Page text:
Hypothetical mechanisms by which pH optimum of HA-mediated fusion could affect virus fitness in distinct host species have been discussed (17,–19, 22, 28, 54). First, the kinetics of acidification and the levels of pH in the endosomal compartment may vary depending on host species, target tissue, cell type, and differentiation and metabolic state of the cell. A balance between endosomal pH in the cells and pH optimum of HA conformational transition was shown to affect the efficiency of viral infection (20, 28, 60). Differences in sensitivity of viruses to ammonium chloride during cell entry (Table 1) well illustrate this phenomenon. Second, host-specific differences in the pH and temperature at mucosal surfaces in target tissues of different species may also play a role in determining pH optimum of HA fusion and stability. For example, in humans, the nasal pH varies from 5.2 to 8.0 (61, 62), the lower values being sufficiently acidic to can cause rapid virus inactivation. In ducks, the viruses replicate in the cells lining the lower intestinal tract (63, 64) with pH values between 6 and 8 (65, 66), although on its route to target cells the virus has to pass the highly acidic environment of the gizzard. Third, requirements for virus persistence in the environment may vary significantly depending on ecology of viral host species and mode of virus transmission (67, 68). For example, a higher pH stability and thermostability may be required for virus transmission by fecal-oral route through water in aquatic birds and by airborne droplets in humans compared to direct contact transmission in crowded domestic poultry flocks and pig herds. Thus, the optimal pH of fusion and stability of the HA in its host species is determined by a balance between several not yet well-defined selective pressures. Our results suggest that this balance differs between aquatic birds and pigs.
Unlike most avian influenza viruses, swine-adapted viruses preferentially bind to Sia2-6Gal-terminated (“human-type”) receptors (50, 69,–72). It is believed, therefore, that adaptation of the HA of avian viruses to receptors in pigs increases viral zoonotic and pandemic potential. This theory gained strong support after emergence of the 2009 pandemic virus from a swine virus without significant changes in receptor specificity (73, 74). In contrast, our data suggest that the levels of conformational stability of the HA of swine-adapted viruses may not be optimal for viral circulation in humans. In our experiments, two pandemic viruses tested had more pH-stable HAs than a majority of swine viruses, as judged by viral sensitivity to ammonium chloride and pH optimum of hemolytic activity (Table 1). Interestingly, three of four swine viruses isolated in Thailand and United States from sporadic human cases of infection differed from other swine viruses and resembled pandemic virus strains with respect to their sensitivity to ammonium chloride. It remains obscure whether this effect represents natural strain-specific variation among viruses with “classical” swine HA or reflects ongoing adaptation of these swine viruses to humans. The distinctions between the pH stability of swine and pandemic virus HAs were further confirmed in experiments with expressed HA proteins (Fig. 4). The HA of the viruses from three previous pandemics displayed a similar pH of fusion activation that was significantly lower than that of the swine virus HA. Interestingly, the HA of the swine-origin pandemic virus A/Hamburg/05/2009 showed an intermediate phenotype. This virus was isolated in late April 2009, at the very beginning of the emerging pandemic. Notably, subsequent circulation of the virus in human population led to a selection of a fitter variant with mutation E472K in the HA that lowered pH of fusion and increased pH stability (75).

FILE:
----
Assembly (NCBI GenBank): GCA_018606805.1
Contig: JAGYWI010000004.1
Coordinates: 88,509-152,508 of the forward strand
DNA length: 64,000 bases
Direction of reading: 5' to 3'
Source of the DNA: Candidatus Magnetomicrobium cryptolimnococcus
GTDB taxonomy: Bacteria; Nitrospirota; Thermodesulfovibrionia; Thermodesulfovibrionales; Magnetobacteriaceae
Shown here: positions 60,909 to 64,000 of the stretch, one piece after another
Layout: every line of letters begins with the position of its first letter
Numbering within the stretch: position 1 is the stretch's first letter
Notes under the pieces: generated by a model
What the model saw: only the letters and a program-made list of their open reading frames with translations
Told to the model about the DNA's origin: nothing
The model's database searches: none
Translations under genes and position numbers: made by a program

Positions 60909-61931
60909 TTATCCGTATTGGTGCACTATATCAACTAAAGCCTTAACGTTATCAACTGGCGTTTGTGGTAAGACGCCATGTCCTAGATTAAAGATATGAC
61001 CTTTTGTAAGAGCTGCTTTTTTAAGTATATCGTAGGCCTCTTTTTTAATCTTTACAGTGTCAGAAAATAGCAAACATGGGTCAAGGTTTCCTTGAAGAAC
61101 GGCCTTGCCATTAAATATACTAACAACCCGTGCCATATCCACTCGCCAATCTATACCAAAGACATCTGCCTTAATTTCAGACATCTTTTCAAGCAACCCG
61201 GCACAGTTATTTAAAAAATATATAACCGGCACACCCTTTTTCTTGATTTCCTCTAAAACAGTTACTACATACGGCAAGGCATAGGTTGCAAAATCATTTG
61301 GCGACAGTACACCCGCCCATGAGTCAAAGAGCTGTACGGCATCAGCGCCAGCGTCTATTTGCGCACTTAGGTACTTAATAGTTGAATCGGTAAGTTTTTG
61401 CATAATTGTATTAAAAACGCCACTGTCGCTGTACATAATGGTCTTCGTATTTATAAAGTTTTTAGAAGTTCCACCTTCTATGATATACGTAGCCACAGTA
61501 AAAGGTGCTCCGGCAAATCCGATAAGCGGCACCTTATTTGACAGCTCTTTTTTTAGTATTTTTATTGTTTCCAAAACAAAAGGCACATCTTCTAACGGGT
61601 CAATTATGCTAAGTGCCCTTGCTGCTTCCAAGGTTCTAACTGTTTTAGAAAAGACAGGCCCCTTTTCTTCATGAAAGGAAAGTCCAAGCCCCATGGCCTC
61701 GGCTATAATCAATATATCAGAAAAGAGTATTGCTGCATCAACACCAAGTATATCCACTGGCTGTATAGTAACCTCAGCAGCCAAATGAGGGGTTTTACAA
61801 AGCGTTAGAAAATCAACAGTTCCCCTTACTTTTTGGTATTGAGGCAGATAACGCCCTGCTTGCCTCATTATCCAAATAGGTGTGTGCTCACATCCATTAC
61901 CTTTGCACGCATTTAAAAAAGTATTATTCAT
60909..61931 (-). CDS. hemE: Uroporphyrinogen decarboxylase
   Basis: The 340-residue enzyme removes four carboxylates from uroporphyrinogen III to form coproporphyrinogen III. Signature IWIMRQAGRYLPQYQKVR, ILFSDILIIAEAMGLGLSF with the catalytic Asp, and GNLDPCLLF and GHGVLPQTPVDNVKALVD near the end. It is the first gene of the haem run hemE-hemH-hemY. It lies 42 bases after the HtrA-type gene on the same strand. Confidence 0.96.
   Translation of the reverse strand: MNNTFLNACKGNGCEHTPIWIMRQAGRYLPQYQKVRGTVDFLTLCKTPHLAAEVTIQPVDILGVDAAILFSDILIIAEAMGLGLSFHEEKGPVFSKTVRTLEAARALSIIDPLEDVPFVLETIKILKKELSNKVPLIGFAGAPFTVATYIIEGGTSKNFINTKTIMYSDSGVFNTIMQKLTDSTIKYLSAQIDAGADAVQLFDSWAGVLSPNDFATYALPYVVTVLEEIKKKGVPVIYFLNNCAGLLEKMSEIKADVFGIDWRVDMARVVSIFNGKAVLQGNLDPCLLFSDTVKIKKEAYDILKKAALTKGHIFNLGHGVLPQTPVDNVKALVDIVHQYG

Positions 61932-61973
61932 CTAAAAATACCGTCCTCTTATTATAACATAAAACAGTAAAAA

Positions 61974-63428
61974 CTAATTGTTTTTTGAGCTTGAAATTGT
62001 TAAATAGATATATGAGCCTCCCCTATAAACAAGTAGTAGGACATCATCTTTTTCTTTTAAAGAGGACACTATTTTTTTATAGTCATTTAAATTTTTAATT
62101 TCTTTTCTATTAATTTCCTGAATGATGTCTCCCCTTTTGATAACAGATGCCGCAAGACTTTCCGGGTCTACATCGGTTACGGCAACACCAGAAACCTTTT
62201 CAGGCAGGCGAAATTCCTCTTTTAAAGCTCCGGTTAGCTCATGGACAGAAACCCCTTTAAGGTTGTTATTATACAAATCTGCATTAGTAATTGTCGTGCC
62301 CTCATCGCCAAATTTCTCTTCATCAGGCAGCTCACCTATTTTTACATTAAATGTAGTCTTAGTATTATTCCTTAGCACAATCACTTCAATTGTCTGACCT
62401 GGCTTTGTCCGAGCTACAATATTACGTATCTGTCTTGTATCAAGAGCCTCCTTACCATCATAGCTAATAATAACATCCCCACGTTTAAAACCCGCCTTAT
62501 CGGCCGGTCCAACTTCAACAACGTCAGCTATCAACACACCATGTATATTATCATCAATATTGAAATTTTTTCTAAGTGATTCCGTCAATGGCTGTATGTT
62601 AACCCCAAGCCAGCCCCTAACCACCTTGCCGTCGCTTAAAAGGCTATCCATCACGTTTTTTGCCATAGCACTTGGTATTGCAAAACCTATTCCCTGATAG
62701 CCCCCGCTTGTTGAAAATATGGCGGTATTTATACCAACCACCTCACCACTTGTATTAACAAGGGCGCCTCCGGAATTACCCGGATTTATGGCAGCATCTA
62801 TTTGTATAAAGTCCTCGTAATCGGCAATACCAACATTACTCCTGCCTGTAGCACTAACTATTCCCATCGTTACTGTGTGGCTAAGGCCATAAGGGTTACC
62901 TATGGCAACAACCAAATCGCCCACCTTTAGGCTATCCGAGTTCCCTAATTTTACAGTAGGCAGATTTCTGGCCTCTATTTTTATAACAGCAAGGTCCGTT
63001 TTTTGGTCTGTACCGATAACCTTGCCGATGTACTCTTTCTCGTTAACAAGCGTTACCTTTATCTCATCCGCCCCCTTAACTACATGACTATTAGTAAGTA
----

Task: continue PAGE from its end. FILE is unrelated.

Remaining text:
In summary, our finding that transmission of an avian H1N1 virus to pigs in Europe in late 1980s was accompanied by changes in conformational stability of the HA represents the first formal evidence of alteration of the HA fusion activity/stability during influenza virus adaptation to a new host species under natural settings. This finding prompts further detailed studies on membrane fusion characteristics of influenza viruses circulating in different host species, alterations of these characteristics during interspecies transmission, and their potential effects on viral zoonotic and pandemic potential.
This study was supported by European Union's Seventh Framework Programme for Research, Technological Development, and Demonstration under grant agreements 258084-FLUPIG and 278433-PREDEMICS and by the German Research Foundation (SFB 1021, project B02).
We are very grateful to Christoph Scholtissek and other colleagues listed in Table 1, footnote b, for influenza viruses. We thank Robert Webster (St. Jude Children's Research Hospital, Memphis, TN) for the pHW2000 plasmid.